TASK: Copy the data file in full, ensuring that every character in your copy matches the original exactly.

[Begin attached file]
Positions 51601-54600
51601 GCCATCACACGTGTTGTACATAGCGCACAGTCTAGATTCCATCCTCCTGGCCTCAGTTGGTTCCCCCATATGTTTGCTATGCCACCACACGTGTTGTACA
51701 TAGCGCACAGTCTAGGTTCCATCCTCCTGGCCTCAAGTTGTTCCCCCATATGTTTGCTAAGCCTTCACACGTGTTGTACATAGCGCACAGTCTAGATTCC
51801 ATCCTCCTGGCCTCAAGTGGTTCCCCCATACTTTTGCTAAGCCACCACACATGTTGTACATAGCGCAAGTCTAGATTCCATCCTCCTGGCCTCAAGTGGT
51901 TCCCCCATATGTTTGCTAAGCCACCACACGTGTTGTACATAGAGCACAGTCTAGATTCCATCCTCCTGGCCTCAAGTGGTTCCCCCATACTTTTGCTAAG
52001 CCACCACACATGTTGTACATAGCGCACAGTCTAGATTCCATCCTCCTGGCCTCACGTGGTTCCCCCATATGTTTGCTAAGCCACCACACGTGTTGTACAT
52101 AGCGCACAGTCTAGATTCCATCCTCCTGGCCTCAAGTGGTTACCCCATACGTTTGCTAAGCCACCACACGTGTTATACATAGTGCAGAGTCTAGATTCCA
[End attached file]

Positions 51601-54600
51601 GCCATCACACGTGTTGTACATAGCGCACAGTCTAGATTCCATCCTCCTGGCCTCAGTTGGTTCCCCCATATGTTTGCTATGCCACCACACGTGTTGTACA
51701 TAGCGCACAGTCTAGGTTCCATCCTCCTGGCCTCAAGTTGTTCCCCCATATGTTTGCTAAGCCTTCACACGTGTTGTACATAGCGCACAGTCTAGATTCC
51801 ATCCTCCTGGCCTCAAGTGGTTCCCCCATACTTTTGCTAAGCCACCACACATGTTGTACATAGCGCAAGTCTAGATTCCATCCTCCTGGCCTCAAGTGGT
51901 TCCCCCATATGTTTGCTAAGCCACCACACGTGTTGTACATAGAGCACAGTCTAGATTCCATCCTCCTGGCCTCAAGTGGTTCCCCCATACTTTTGCTAAG
52001 CCACCACACATGTTGTACATAGCGCACAGTCTAGATTCCATCCTCCTGGCCTCACGTGGTTCCCCCATATGTTTGCTAAGCCACCACACGTGTTGTACAT
52101 AGCGCACAGTCTAGATTCCATCCTCCTGGCCTCAAGTGGTTACCCCATACGTTTGCTAAGCCACCACACGTGTTATACATAGTGCAGAGTCTAGATTCCA